Council OKs Axon Rezoning Despite Pleas

Article originally posted on HERE on November 18, 2020

City Council approved Axon’s new headquarters

Scottsdale City Council approved Axon’s futuristic new headquarters in northern Scottsdale despite requests from nearby residents for more time to address concerns.

The City Council voted 5-2 on Nov. 10 to rezone the property for industrial use and make way for Axon’s new headquarters on 73 acres of land the company purchased from the state land trust for $49 million.

When complete, the headquarters will include office space, research and development, programming, manufacturing and distribution.

The rezoning also included an increase to the maximum height on the property to 82 feet – well above the 52 feet typically allowed in areas zoned industrial.

The 82-foot allowance will only be used on a small portion of the site where offices will be located. 

The rest, all of which is on the eastern half of the site abutting the Loop 101 freeway, will be below the 52-foot threshold, City Planner Greg Bloemberg said.

Attorney Charles Huellmantel, who represented Axon, said the increased height for the office space allowed Axon to avoid creating shorter, wide buildings that would have encroached on nearby neighborhoods.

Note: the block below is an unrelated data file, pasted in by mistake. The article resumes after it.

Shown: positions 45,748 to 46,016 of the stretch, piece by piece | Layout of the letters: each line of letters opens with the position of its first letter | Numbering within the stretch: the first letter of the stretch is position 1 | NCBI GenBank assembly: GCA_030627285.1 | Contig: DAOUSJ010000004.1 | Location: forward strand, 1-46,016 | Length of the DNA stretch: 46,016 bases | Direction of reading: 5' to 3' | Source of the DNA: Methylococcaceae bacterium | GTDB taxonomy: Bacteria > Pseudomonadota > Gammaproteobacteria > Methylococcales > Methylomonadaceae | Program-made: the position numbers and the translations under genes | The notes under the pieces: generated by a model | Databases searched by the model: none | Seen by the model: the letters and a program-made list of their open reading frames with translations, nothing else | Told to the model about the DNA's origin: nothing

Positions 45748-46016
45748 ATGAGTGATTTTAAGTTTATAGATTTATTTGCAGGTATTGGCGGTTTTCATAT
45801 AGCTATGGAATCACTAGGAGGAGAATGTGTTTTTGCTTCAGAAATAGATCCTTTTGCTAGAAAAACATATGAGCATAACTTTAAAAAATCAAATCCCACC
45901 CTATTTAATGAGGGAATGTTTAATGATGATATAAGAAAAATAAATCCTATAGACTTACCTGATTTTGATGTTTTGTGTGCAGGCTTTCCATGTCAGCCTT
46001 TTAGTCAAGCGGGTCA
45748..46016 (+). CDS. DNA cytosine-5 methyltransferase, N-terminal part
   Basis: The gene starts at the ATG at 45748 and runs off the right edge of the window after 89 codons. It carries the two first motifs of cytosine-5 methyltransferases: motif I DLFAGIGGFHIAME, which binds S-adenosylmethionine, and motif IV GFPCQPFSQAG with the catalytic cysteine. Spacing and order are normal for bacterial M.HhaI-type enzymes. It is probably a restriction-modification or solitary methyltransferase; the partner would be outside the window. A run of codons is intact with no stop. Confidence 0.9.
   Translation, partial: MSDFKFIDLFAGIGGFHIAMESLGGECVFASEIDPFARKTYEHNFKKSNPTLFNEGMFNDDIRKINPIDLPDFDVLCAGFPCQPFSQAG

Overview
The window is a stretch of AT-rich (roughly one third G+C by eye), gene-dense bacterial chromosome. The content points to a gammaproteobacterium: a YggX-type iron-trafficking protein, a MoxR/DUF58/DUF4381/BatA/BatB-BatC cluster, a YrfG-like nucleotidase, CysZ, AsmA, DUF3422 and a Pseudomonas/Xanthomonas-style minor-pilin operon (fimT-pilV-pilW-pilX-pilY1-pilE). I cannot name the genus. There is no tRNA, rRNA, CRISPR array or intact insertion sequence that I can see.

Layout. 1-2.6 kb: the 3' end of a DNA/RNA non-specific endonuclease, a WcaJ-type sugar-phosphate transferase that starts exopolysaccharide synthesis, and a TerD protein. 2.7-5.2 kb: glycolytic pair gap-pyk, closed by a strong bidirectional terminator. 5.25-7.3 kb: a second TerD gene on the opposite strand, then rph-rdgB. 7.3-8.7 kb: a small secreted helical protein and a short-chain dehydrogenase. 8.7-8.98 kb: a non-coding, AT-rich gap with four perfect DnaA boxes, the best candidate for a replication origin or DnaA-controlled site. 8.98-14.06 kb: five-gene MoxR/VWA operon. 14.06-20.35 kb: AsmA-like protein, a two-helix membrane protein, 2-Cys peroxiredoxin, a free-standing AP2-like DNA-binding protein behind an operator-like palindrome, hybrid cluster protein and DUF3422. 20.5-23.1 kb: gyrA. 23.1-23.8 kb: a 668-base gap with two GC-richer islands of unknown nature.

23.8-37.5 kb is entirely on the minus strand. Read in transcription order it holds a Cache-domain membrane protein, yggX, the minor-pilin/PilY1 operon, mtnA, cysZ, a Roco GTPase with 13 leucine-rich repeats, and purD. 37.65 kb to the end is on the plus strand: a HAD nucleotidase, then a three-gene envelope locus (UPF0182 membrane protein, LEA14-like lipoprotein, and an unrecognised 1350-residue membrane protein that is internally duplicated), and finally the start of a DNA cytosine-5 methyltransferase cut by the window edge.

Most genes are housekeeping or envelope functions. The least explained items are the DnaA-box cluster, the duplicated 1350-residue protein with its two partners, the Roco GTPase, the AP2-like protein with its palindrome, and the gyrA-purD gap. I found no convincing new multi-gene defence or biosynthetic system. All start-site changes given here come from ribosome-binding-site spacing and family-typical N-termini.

Only Council members Guy Phillips and Kathy Littlefield opposed rezoning due to concerns voiced by residents in the Scottsdale Stonebrook community, located directly south of the development.

The residents appear to support the project overall but wanted more time to get answers from the company and the city about how the project would impact their neighborhood.

“We’re delighted from a neighborhood standpoint to have them as neighbors; couldn’t ask for a better neighbor,” said Bill Miller, a member of the Stonebrook HOA. “What we are concerned about though is the lack of notice.”

Huellmantel said the company did ample outreach and complied with all city requirements.

According to city staff, all neighbors within 750 feet were notified with postcards on Sept. 23 and received additional notifications prior to the Planning Commission and Council hearings.

The company also hosted a virtual open house.

But the residents said that was not enough time to work out issues with the company.

“We’ve been put on notice that these meetings were going to occur; we’ve been sent the postcards, we’ve seen the signs, but those signs were only put up in late September,” said Mary Kay Kennett, another Stonebrook resident.

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